Christine Collins’ “The Keepers”

KEEPERS_NEW-20-300x240I love bees.  I’m allergic to them, which makes the relationship more vexed than it might otherwise be, but it does not diminish my fondness for them.

I’m also really interested in the way that bees are depicted in contemporary culture.  They are lauded for the work they do as pollinators, presented as the hapless victims of some human foolishness that causes colony collapse disorder, and function as a trope for a whole suite of concerns about how humans interact with the natural world.

KEEPERS_NEW-5-300x236And, in Christine’s photographs in THE KEEPERS series, they become very nearly sacramentalized.  In a really good way.  What I am often struck by in these images is that they resonate with religious imagery.  It’s as if the beekeepers, in their effort to simultaneously connect with and control “nature,” are reproducing the relationships to the world that we see in many religious rituals.  I guess that shouldn’t be a surprise, since so many rituals are efforts to set aside our sense of alienation–either from one another or from the larger more-than-human world–and feel deeply connected.  Not connected, exactly, more like oceanic.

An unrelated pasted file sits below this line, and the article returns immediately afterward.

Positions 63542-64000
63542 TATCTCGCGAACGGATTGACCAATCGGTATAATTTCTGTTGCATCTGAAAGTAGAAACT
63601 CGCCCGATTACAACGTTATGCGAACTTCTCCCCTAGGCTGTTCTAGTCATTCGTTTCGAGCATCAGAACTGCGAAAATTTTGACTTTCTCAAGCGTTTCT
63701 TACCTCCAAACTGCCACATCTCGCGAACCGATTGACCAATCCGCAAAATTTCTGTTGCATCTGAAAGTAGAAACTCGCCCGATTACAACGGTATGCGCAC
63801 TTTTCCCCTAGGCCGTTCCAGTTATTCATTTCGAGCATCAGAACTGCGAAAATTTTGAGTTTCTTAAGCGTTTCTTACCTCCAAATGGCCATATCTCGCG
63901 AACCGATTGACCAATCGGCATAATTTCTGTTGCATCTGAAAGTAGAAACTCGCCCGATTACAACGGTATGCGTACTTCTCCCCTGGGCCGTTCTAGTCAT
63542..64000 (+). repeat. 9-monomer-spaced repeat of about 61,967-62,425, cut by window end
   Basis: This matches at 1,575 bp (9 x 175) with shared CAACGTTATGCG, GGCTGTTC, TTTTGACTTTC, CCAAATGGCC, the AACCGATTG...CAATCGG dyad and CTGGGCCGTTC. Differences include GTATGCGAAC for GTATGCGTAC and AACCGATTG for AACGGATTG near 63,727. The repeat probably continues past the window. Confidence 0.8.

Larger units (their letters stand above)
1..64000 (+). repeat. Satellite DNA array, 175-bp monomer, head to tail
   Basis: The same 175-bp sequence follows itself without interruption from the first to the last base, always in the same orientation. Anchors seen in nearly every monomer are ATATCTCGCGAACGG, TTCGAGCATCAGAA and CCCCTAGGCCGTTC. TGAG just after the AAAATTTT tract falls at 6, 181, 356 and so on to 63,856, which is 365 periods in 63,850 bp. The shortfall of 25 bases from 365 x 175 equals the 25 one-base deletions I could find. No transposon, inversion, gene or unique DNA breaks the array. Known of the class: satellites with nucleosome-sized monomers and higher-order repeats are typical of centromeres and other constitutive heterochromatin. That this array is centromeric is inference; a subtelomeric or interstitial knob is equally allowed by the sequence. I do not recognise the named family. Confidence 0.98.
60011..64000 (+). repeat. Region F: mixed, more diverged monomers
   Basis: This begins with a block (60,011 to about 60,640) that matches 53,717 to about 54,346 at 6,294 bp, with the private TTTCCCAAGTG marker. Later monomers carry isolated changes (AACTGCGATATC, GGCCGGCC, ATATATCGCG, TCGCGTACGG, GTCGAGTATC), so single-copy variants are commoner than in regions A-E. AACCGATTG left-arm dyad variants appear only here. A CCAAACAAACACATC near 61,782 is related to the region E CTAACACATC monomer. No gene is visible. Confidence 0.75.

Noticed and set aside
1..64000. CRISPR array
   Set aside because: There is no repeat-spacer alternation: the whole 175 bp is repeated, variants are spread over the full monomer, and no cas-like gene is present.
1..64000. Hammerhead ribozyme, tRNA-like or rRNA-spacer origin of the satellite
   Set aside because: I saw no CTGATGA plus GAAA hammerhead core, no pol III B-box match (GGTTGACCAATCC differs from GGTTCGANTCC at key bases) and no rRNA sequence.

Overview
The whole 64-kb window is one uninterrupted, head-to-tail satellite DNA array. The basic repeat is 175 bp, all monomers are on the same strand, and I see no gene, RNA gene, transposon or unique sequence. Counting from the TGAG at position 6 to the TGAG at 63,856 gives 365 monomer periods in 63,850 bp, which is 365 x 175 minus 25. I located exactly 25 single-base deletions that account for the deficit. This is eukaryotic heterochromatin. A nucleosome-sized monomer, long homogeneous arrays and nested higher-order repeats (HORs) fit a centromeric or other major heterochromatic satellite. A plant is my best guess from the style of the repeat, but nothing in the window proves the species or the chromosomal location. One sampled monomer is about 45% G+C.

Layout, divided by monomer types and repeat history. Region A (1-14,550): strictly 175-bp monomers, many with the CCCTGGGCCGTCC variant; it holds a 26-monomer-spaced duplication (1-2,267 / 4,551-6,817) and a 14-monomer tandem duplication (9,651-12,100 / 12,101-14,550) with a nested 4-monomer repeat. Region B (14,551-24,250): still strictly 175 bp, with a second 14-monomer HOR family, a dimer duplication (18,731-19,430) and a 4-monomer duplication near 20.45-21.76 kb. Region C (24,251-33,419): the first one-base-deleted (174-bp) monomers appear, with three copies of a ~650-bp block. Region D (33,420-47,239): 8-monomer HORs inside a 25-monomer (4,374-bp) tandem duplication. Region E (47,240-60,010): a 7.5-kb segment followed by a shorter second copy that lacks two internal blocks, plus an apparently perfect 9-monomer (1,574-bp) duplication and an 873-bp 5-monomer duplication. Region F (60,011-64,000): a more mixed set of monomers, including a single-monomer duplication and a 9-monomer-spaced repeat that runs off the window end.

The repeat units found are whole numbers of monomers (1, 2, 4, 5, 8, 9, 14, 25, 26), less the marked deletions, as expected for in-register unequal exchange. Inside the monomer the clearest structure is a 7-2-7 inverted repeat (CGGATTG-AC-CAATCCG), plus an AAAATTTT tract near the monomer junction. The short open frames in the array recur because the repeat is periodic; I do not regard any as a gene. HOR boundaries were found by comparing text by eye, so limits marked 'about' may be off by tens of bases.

Looking at them, I cannot help but think of a high priest or priestess invoking something holy, of a Catholic priest swinging the thurible, of the labor of the keepers as a kind of offering.  Images from this project are on view right now at the Foster Gallery, at the Noble and Greenough School in Dedham, MA.  So, so worth a visit!